Source: David Hermanson, FAS
Seeing this picture of someone from Vientiane on social media, I couldn’t help but think of this old saying. “An Ounce of Prevention is Worth a Pound of Cure”
Seeing all the unsafe thing that people do in this country makes me cringe.
As a former Medic it always made me sad to look at my patient on the stretcher and think of the months and years of rehabilitation they would face, because of a moment of carelessness. In many cases they faced a life time of disabilities. Most of the accidents could have been prevented if people had just been more aware, took more time, and thought about things before acting.
I want to vent about a few of the things that make me cringe every time I see them.
“Too many people on bikes” …. let’s look at the picture below:
I took this picture of these girls, and there was no doubt they were having fun! But look at the things that can go wrong in a heartbeat.
Flat tire, dog runs out in front of bike, car cuts you off, someone makes a right turn without looking left, and the list can go on and on.
Most accidents are from the front end. What will happen to the girl in front when four girls come down on top of her?
It is difficult to handle a bike with this many people on it. A bike should have no more than two people on it at one time.
I understand that most people in Lao only have a bike and maybe only one bike per family. So you will find yourself taking greater risks out of necessity. All I ask is that you stop and think is there a safer way to ride. Have children sit behind you if possible, don’t let them stand in front of you. Children are not strong enough to hang on should you have to stop very hard or swerve. You cannot grab them fast enough and keep control of your bike.
No helmets, Imagine a watermelon falling off your bike at 40km. Remember broken bones will heal, but brains do not heal well and will leave life time impairments.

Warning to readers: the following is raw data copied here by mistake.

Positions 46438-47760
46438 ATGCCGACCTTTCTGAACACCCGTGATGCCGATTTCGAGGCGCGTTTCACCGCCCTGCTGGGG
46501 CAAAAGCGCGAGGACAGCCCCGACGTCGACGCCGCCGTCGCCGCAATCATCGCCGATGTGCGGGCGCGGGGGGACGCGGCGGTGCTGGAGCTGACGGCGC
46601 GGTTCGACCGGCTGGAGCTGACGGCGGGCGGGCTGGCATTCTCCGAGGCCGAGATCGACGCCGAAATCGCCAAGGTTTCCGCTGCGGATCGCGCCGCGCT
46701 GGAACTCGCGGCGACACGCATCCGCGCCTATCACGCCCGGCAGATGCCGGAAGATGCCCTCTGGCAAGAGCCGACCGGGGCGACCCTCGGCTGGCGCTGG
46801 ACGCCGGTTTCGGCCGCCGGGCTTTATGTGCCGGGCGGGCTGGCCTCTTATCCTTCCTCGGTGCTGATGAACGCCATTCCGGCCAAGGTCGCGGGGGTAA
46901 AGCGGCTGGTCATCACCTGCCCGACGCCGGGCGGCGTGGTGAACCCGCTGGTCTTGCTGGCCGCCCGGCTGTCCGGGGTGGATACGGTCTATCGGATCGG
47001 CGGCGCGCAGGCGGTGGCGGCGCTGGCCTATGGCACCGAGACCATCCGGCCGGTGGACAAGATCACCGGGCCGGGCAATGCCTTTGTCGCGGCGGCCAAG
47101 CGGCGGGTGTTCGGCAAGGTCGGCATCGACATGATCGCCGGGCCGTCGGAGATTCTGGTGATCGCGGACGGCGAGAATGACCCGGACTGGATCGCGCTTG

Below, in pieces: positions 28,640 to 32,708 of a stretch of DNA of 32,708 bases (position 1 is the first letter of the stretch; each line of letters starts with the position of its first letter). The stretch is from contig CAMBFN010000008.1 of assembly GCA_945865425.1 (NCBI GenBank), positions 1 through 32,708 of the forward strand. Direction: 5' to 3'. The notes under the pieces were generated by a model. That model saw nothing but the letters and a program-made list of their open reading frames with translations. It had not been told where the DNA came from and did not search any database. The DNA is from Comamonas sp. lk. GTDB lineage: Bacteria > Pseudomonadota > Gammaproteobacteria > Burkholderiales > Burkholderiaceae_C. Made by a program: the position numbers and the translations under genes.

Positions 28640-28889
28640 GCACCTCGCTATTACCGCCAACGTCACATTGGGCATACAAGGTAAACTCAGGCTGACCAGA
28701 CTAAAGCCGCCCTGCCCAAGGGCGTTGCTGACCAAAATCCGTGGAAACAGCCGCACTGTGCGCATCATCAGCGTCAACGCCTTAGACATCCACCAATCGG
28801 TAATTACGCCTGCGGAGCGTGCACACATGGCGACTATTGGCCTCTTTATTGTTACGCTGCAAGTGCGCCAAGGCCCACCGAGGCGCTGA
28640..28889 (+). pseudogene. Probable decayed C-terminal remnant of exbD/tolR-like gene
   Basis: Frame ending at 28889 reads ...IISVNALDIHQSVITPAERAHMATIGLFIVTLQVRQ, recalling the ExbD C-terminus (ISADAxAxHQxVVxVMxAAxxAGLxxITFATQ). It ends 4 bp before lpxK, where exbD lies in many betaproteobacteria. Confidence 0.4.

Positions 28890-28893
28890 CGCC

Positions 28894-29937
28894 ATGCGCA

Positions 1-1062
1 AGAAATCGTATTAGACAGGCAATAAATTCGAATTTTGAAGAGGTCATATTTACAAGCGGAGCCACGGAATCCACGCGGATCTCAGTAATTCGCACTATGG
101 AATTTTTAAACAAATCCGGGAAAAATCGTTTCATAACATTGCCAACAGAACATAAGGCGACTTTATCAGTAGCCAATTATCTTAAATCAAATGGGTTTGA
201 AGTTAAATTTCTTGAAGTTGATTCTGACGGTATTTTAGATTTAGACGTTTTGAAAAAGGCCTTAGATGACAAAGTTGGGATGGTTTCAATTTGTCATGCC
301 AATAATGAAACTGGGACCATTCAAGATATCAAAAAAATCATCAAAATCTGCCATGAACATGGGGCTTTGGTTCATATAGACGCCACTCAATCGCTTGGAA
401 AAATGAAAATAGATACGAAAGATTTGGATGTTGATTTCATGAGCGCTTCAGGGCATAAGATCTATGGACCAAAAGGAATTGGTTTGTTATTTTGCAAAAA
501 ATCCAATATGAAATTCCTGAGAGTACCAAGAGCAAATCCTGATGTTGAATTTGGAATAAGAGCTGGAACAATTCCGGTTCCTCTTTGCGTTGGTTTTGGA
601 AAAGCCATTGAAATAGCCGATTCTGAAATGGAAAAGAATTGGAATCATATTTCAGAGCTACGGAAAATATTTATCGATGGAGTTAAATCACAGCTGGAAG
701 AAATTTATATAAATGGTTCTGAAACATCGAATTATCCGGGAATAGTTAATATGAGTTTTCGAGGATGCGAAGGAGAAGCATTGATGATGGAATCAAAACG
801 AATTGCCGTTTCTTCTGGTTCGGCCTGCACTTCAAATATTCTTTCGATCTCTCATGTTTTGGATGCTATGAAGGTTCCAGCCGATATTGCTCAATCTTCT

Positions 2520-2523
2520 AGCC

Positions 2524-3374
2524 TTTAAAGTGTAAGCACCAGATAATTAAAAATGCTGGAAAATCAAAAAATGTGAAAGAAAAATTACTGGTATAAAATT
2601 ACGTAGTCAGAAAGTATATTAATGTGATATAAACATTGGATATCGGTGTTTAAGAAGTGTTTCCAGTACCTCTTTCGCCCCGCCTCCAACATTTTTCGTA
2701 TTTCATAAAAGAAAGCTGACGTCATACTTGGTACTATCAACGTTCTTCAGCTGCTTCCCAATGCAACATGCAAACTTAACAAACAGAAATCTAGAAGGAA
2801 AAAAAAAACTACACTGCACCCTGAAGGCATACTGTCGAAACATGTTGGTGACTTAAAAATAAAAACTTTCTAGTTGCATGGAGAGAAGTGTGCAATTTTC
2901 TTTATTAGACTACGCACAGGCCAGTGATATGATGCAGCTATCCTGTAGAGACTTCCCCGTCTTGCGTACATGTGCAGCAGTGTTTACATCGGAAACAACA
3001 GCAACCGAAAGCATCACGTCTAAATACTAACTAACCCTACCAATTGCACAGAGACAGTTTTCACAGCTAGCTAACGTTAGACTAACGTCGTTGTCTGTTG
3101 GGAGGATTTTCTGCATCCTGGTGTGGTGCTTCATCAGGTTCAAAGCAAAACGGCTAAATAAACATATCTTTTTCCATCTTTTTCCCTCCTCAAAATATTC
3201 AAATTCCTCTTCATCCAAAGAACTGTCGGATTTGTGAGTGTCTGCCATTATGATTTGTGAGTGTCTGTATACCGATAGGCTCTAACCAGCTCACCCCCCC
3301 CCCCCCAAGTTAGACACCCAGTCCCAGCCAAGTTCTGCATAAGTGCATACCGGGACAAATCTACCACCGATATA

Many people now have cars or trucks. These all come with seat belts. Please use them. It takes very little time to put them on.
Seat belts don’t always save lives but they do reduce injuries. Especially in town speeds.
I remember picking a 16 y/o boy up one morning that was on his way to school. Because of the snow on the road the truck he was riding in lost control and hit a tree. They were traveling at about 40 km’s / hr. . He was not wearing his seatbelt and flew forwards putting his head through the windshield cutting his throat. This boy died at the scene with no other injuries. There is no reason to not believe he would have lived had he took the 5 seconds and put his seat belt on.
Seat belt laws came into Canada when I was young and I remember people resisting against the regulations.
We made a rule with our children that the car would not go anywhere until the seat belts where on. It soon became a habit and soon they felt unsafe without having their seat belts on.
This is the mind set or attitude you need to develop with your family. Today our grandchildren will not let the car move until their belts are on..
It takes very little time to belt children into seats and makes them safer in the event of collisions or rollovers.
Please use car seats for your small children. Your children’s lives are worth far more than cost of a car seat.
Car seats are usually rated by the weight of the child.
Be creative when it comes to safety.
Safety is everyone’s responsibility; your children’s safety depends on you. They are your most precious possession you have.
Please invest the time to be safe … may be the greatest investment you ever make.
This article has been provided by FAS First Aid Services, known for its experience in first aid and trauma training courses carefully tailored to the needs of each customer in Laos